Do You Believe In Omens?

After finishing my last post earlier tonight on how we may be misdiagnosing the ails of the market, I had this strange episode where I couldn’t breathe.  I really thought it was lights out.

Last month I had a pain in my calf, which I thought was a pull but it wouldn’t heal so  I visited the doctor and raised my concern that it may be a blood clot.  No worries the doctor said, just a pulled muscle that is taking its time to heal.

That breathing attack earlier tonight?   Brought on by a pulmonary embolism.

It’s 12:40 AM on the Pacific coast and I am laying in the local ER waiting to be admitted to the hospital and treated for “several” blood clots in my lungs.

Another misdiagnosis.  This one a little too close to home.

Do you believe in omens?

This entry was posted in Monetary Policy, Uncategorized and tagged . Bookmark the permalink.

10 Responses to Do You Believe In Omens?

  1. Anonymous says:

    All the best, heal fast

  2. CH says:

    Hello from Hong Kong, just want to say you have done excellent job of this absolutely high quality blog..take care and get well soon..cheers

  3. Anonymous says:

    Hope all goes well. Get better.

  4. Larry R. Wagner says:

    Wow, Gary. That is terrifying.

    I have been spending a lot of time with doctors and the woes of our local hospital. As a result I have been getting an inside look at the world of doctors. It is not encouraging. There are, fortunately, some very good doctors. But many are not so good. A doctor is only as good as his or her diagnostic skills. Unlike most other professions, “minor” mistakes in the world of physicians can be fatal.

    Another thing I learned is that doctors insist on policing themselves. And they are not very good at it because of their bias and their code of support of each other.

    Good luck and get well!

    Larry

    Sent from my iPad

    >

  5. Phillip Thompson says:

    Love your insightful commentary.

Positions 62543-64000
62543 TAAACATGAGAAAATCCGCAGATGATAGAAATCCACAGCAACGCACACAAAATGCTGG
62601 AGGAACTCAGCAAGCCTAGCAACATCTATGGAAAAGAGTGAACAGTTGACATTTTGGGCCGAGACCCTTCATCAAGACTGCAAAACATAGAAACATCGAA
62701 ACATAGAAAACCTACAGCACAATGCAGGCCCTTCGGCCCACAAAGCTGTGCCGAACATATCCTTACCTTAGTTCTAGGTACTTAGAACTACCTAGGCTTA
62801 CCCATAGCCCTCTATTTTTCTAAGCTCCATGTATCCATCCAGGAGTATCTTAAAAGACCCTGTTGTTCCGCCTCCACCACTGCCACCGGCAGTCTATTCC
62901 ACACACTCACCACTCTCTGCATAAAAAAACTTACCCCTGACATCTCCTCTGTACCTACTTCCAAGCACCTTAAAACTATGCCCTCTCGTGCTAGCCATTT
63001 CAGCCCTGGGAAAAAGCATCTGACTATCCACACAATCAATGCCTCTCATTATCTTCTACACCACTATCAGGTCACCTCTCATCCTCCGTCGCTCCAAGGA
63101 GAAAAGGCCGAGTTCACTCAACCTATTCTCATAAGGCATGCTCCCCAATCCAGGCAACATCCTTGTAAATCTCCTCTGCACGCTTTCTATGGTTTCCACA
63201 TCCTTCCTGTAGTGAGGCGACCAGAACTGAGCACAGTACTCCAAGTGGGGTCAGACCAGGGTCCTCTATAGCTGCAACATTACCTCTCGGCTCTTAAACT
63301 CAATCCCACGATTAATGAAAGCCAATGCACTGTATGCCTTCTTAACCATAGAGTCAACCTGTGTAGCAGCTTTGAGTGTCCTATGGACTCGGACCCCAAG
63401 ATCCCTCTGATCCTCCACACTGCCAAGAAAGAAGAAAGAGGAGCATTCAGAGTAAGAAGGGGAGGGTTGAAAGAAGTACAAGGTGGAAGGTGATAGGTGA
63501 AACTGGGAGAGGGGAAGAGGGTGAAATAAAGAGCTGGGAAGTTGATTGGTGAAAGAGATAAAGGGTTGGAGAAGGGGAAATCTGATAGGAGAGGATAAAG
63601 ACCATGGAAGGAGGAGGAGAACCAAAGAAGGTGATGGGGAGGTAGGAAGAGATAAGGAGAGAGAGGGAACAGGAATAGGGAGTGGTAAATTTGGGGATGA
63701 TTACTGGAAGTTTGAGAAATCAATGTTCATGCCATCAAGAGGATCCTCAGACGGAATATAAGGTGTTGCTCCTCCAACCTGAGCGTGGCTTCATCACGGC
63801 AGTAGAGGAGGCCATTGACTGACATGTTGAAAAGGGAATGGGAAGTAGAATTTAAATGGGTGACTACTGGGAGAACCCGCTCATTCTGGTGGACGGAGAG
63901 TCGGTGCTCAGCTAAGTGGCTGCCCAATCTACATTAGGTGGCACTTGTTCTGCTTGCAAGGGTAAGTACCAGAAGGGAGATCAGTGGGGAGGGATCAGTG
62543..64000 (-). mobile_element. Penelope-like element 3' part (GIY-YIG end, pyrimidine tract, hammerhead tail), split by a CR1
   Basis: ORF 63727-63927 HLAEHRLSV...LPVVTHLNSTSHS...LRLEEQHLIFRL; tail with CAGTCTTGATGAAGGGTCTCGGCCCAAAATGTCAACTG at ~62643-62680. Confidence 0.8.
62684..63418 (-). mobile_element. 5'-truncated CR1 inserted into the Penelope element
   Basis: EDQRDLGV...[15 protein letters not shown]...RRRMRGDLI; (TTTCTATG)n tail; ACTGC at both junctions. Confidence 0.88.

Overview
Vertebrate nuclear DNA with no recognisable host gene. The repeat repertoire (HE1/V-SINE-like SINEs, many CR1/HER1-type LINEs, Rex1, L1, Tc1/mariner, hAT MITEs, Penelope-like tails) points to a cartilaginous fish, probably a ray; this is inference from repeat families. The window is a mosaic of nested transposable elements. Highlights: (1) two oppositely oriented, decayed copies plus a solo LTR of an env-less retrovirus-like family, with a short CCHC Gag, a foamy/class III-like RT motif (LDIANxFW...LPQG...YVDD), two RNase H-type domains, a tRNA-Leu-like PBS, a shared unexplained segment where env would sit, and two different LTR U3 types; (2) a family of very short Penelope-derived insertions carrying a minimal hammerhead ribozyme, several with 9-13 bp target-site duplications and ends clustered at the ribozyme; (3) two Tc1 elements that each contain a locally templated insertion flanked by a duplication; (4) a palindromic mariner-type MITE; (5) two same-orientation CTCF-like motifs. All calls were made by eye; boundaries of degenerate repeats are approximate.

Get better soon.

  6. J.C. says:

    Gary:

    Best wishes for a full and speedy recovery.

    From your friends in Providence, Rhode Island

    J.C.

  7. Luis Tan says:

    Yes, Gary. I believe in Omens. In your case, I believe it was a Good Omen because you’ve just survived multiple pulmonary emboli in your lungs which originated from a misdiagnosed deep vein thrombosis in your calf a month ago. A significant number of patients with delayed diagnosis of blood clots in the legs die from massive pulmonary embolism. But the fact is you’ve survived DESPITE a misdiagnosis and a delay in the initiation of appropriate anticoagulant therapy. That, to me, is a Good Omen. (What doesn’t kill you makes you stronger). Treatment is easy enough with oral anticoagulants rivaroxaban or apixaban.

    Now you just need a decent work-up as to WHY you are getting blood clots in your legs and lungs.
    Do you have a possibly rare genetic clotting disorder (thrombophilia) ? or, perhaps (God forbid) , an undiagnosed internal malignancy? I suggest you see a hematologist/oncologist to thoroughly screen you for a possible underlying CAUSE which makes you now predisposed to clots. (A pulmonary embolism doesn’t just occur out of the blue without an underlying cause any more than the markets crash without causative or contributory factors).

    We’ve had a really bad December 2018 in the markets with the S&P breaking down to almost 2400.
    But today the futures are up again and, hopefully, the markets will recover for at least a week before swooning again sometime in the New Year.

    Have a Happy New Year and get well soon. I enjoy reading your articles on the Global Macro Monitor.

  8. Leonardo Perrotta says:

    Hope you’re doing ok, have a great new year and keep up with this excellent job.

Leave a Reply

Fill in your details below or click an icon to log in:

WordPress.com Logo

You are commenting using your WordPress.com account. Log Out /  Change )

Google photo

You are commenting using your Google account. Log Out /  Change )

Twitter picture

You are commenting using your Twitter account. Log Out /  Change )

Facebook photo

You are commenting using your Facebook account. Log Out /  Change )

Connecting to %s